So, often students are taught not to talk much about themselves, their individual interests and desires, especially here in India. On the other hand, the academic pressures on so many students mean that everything boils down to academics, and it's hard to develop interests and passions outside of the classroom. Not every school truly encourages their students to be independent creative thinkers, but that's just what the interview is looking for.
So how can you do that? The first step is to consider the school itself. Here is where you have to do your homework. You need to research the school, and not just the statistics or the teaching staff. Look into the philosophy of the school, look up alumni testimonials, find out what the true nature of this program and place seems like to you, and think about how you will fit within that, and what you can bring to that community.
For example, if you are applying to a liberal arts college, what about it that appeals to you? Maybe it's the nurturing community and the opportunities for working closely with professors in seminars and research labs. If you are applying to a large State school, maybe you love the resources, opportunities and options. Go deeper than a glance at the website, and be prepared to talk about the school and why you see yourself there.
Live your experiences
It's also important to take some time to think about what you want out of college, and that might mean reflecting on your current high school experience. What do you like about it? What frustrates you? What can you bring from this experience that will help you in the next one? What have you always wanted to study but never had the chance to?
Think about these things, especially if you are someone who is typically shy with new people or adults. You interview time is limited, usually an hour or less, and you want to break the ice quickly and connect in a way that makes you comfortable and able to talk about yourself.
Another way to prepare is to practice. Get together with a friend and give each other mock interviews. Ask questions, and challenge each other by trying some out of the box ideas. Here are a few sample questions often used in admissions interviews for schools in the United States:
"What three adjectives best describe you?" Remember, when you answer this question give examples of why these adjectives work for you. Saying I'm brave is less interesting and informative than saying I'm brave because I love to try new experiences that force me to depend on myself, like when I went hiking through the Himalayan foothills with nothing but a backpack and a camera last summer.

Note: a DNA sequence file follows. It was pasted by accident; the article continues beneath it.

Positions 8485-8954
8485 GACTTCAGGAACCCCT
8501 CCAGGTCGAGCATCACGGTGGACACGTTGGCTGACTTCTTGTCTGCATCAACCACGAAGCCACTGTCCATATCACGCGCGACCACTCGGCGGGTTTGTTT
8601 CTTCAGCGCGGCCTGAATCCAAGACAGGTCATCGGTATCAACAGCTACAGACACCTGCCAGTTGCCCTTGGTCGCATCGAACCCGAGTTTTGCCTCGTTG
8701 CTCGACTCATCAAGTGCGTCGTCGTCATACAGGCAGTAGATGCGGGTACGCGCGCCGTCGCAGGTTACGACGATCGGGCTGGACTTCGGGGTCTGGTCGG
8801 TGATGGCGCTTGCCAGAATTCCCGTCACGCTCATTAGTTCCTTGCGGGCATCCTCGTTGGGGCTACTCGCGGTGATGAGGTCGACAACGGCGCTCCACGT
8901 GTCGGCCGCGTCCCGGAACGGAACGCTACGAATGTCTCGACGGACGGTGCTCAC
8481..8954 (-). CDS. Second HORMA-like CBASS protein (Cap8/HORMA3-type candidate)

"What are your strengths and weaknesses?" While it's tempting not to admit weaknesses, think about answering this honestly, and in a way, that talks about how you've dealt with and work to improve these weaknesses.
Talking about what excites you
"What activities are your favorites?" Always talk about why describing what interests you about the things you spend your time doing.
"What is your favorite book?" Even if you aren't much of a reader, it would be worth it to try and answer this question. If you can't think of a book, how about a newspaper, or a movie! Try to engage and talk about why you like whatever it is you've chosen. I love Twilight because it's the best is a far less interesting response than I love Twilight because of the way it takes these myths and superstitions and puts them in a modern relatable context.
The interviewer also might ask you questions about current events, your fields of interest, the city you live in, anything really to get to know you and get a sense of how curious- minded, conscious and aware you are of the world around you.
Let's talk about some other basic dos and don'ts. You want to make sure you show yourself to be a mature independent person, so be on time and presentable. You don't need to wear anything too formal, but try to look clean and put together in a way that makes you feel comfortable and confident.
Putting your responsible foot forward
Going to college outside of your hometown means you will have to be responsible for yourself, and especially with international students from India, interviewers want to see that you don't rely heavily on people around you but have in fact developed a sense of self-sufficiency. Questions about your life, how it works, how you feel about your hometown and country, can reveal your independent abilities or lack thereof.
Be your best self, but be yourself first and foremost. Don't lie to your interviewer, don't pretend to know or care about things that don't interest you, and don't agree to everything they say or every opinion they have. They want to know who you really are, not a version of you that you think they want.
College is about finding a good fit for everyone. There are a lot of schools that would be great for you, and some that just might not be as good for who you are. There are a lot of schools that will be interested in you, and some that won't be. It's about finding a match. So be yourself, in a polite respectful way, and you will be respected for it.
Tempting as it might be to rehearse your answers, don't! It's a conversation, not a movie. You don't need a script. Feel free to prepare with notes or readings, but when you get into the interview space, let it go and respond to what's in front of you.